In 2005, Sen. Harry Reid (D-NV) spoke on the Senate floor and insisted he and his colleagues had no constitutional duty to approve President George W. Bush’s Supreme Court nominee. Fast forward to 2016, he’s changing his tune. In a Washington Post article, Reid writes, “The Senate’s constitutional duty to give a fair and timely hearing and a floor vote to the president’s Supreme Court nominees has remained inviolable.”
“Meet the Press” host Chuck Todd felt compelled to point out the senator's hypocrisy on Sunday:
“I guess I’m confused. Which is it? What has changed from 2005, when you said there was nothing in the Constitution that said a vote, to 2016?”
Reid mumbled something about his career-long goal of ridding Congress of obstructionism.
Then Todd asked an even more direct and obvious question: “But I guess I’m going back to, what has changed other than the political party affiliation of the White House?”
It’s also worth noting that in this interview Reid insists “there is no Biden Rule.”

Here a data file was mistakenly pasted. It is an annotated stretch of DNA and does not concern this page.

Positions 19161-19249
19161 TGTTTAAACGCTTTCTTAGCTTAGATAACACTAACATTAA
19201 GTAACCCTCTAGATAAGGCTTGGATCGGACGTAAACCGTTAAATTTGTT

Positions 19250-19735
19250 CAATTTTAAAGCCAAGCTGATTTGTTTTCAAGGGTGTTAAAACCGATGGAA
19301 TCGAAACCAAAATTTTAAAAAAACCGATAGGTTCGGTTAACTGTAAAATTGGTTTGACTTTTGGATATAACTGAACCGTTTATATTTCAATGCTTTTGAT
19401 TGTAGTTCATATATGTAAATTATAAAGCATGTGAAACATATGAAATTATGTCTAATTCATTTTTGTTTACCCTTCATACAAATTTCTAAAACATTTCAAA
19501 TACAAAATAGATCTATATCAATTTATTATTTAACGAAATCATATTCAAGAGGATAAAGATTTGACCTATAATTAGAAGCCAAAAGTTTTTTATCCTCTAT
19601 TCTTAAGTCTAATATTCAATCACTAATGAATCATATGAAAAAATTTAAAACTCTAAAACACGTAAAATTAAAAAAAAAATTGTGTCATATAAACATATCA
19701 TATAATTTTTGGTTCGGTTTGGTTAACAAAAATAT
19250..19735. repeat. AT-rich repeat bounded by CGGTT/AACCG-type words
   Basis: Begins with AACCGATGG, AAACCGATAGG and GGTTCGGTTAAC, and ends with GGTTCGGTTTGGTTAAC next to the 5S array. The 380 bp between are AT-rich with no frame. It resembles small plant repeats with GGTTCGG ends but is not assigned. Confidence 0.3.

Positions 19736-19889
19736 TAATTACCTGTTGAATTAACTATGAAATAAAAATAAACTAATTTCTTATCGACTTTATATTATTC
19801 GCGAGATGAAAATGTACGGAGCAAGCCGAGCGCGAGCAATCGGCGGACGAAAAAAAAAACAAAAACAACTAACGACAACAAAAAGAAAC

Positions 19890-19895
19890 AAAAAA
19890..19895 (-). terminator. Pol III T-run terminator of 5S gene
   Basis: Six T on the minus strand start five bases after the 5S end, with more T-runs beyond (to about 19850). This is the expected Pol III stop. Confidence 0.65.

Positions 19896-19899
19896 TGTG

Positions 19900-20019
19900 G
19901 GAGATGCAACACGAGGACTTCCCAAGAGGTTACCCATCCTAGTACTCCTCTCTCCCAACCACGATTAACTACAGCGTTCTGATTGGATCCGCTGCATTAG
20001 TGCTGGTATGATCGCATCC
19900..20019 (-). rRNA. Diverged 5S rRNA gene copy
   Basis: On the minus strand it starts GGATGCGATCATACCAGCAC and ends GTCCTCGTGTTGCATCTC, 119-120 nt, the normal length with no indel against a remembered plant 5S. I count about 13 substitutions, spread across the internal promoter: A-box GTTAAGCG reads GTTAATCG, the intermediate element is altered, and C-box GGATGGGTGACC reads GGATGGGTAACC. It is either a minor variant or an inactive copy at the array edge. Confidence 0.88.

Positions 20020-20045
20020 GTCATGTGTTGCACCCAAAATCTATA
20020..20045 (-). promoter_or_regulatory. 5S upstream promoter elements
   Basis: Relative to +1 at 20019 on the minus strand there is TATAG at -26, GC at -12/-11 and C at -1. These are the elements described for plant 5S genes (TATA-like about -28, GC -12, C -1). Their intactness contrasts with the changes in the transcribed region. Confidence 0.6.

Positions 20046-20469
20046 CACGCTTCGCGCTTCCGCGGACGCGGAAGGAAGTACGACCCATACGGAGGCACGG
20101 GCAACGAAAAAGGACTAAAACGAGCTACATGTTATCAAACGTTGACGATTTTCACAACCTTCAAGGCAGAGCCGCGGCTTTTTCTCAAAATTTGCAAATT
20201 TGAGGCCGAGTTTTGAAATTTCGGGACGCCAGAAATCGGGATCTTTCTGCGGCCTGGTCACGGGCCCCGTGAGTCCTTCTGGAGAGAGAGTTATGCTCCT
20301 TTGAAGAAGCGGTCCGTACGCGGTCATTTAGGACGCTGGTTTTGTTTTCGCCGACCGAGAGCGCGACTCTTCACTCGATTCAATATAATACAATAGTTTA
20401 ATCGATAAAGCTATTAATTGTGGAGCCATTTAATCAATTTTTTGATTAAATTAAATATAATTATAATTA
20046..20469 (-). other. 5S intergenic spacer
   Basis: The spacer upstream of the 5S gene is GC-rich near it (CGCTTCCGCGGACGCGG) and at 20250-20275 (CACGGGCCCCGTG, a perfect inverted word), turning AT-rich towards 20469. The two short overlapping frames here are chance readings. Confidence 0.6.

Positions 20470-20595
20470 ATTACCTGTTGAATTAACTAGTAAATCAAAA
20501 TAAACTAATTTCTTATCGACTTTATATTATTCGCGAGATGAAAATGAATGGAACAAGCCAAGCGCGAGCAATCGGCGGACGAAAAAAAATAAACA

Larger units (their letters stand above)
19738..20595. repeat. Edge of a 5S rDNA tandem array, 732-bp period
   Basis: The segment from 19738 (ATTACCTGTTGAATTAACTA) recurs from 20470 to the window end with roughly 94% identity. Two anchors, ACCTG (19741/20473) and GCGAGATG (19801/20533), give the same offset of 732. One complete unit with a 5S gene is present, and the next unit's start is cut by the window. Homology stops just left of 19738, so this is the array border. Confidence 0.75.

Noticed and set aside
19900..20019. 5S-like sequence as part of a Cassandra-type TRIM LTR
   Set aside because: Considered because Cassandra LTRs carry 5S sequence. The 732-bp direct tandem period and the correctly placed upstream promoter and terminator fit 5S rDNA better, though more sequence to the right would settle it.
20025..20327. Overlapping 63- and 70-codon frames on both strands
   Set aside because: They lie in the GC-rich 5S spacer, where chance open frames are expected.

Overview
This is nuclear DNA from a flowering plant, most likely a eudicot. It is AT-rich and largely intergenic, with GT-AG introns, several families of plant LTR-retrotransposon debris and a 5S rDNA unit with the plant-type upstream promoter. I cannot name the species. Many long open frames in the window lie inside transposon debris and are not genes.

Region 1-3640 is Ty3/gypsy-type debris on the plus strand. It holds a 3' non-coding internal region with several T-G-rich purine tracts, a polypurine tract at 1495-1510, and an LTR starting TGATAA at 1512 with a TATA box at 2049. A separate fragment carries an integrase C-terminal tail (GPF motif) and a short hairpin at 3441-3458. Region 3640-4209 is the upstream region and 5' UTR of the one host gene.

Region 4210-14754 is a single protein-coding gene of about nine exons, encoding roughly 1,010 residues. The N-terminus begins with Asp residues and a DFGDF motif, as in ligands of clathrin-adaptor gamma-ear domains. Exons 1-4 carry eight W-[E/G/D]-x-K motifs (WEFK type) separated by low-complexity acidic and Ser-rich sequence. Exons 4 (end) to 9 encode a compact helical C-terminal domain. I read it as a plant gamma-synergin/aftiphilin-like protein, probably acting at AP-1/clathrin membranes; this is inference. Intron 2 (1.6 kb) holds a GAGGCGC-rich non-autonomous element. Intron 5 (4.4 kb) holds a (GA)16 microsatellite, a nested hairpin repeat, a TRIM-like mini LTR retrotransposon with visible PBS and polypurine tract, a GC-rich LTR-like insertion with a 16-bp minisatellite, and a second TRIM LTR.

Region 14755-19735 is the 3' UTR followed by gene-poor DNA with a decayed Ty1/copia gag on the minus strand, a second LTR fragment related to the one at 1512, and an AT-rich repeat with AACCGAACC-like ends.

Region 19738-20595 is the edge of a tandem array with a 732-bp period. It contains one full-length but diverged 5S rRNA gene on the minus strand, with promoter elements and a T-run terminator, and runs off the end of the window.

Leigh was on Capitol Hill this week and asked Reid about the Biden Rule, which refers to comments Vice President Joe Biden made during his time as a senator, claiming that no Supreme Court nominee should be approved in the final year of a presidential term. Here was their exchange, in which Reid clearly says he “wishes” the Republicans would follow it.
To quote Chuck Todd, “I guess I’m confused.”
Which is it, senator? Either the Senate Minority Leader doesn’t understand how the Senate works and he is making stuff up as he goes along, or he’s just saying what is politically expedient to get the president’s less-than-conservative nominee on the Supreme Court.